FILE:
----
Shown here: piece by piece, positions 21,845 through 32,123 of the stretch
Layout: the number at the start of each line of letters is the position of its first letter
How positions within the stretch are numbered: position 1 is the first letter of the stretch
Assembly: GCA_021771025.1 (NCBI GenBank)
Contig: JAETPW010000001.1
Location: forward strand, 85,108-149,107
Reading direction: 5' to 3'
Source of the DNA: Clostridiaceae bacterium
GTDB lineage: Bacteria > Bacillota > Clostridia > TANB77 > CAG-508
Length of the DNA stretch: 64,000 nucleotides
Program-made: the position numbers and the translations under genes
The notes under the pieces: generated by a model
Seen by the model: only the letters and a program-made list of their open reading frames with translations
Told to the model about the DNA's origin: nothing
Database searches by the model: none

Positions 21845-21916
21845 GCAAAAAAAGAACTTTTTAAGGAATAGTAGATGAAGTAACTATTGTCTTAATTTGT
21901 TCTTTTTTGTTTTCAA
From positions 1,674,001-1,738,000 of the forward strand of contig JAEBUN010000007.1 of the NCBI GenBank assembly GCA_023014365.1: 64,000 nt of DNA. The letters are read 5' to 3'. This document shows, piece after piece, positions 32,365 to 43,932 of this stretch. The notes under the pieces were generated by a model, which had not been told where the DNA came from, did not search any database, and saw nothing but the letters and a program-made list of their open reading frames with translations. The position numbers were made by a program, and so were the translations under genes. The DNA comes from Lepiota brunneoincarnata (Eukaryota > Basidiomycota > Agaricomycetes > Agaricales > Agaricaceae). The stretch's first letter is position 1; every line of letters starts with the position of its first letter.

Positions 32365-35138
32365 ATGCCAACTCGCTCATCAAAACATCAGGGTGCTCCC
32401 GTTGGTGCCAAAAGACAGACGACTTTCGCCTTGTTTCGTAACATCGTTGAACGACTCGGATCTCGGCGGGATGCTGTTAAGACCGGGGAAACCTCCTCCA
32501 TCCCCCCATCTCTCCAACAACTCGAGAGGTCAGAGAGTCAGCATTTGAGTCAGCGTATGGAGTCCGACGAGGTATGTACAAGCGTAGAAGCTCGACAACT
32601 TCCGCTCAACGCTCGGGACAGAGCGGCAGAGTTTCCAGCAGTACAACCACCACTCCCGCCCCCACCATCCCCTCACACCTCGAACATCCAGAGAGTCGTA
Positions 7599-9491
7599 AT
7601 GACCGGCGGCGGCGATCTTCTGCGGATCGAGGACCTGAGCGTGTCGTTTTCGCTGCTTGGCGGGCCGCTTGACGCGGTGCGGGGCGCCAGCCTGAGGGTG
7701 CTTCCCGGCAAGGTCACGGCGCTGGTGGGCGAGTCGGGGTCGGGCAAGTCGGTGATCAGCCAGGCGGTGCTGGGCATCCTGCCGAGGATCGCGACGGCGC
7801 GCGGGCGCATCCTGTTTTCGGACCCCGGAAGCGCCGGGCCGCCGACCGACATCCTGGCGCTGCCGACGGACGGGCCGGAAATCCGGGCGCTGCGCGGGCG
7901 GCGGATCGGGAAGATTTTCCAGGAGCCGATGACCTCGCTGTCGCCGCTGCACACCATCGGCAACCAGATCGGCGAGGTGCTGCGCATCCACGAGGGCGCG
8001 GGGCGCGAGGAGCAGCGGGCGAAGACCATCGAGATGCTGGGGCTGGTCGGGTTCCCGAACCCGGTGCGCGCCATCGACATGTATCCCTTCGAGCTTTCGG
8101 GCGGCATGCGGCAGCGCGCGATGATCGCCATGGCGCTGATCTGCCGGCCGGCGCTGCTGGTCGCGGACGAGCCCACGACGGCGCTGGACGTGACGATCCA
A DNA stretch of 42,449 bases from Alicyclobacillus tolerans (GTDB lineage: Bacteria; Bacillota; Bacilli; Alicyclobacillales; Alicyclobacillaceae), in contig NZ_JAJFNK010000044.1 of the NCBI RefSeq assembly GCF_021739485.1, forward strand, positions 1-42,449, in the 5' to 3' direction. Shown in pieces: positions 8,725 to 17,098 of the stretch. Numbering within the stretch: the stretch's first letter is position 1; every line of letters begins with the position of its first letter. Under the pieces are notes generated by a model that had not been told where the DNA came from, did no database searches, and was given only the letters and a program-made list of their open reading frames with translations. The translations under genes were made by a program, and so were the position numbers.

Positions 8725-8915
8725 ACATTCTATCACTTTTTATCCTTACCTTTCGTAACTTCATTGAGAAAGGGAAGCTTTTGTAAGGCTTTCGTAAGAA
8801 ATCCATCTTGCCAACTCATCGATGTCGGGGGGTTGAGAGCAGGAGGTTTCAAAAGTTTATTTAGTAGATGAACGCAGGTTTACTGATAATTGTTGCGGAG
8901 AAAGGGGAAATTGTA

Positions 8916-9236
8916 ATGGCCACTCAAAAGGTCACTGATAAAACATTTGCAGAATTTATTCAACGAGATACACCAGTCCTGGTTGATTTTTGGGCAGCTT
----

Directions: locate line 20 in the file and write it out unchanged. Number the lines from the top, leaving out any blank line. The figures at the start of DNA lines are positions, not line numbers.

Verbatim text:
Positions 32365-35138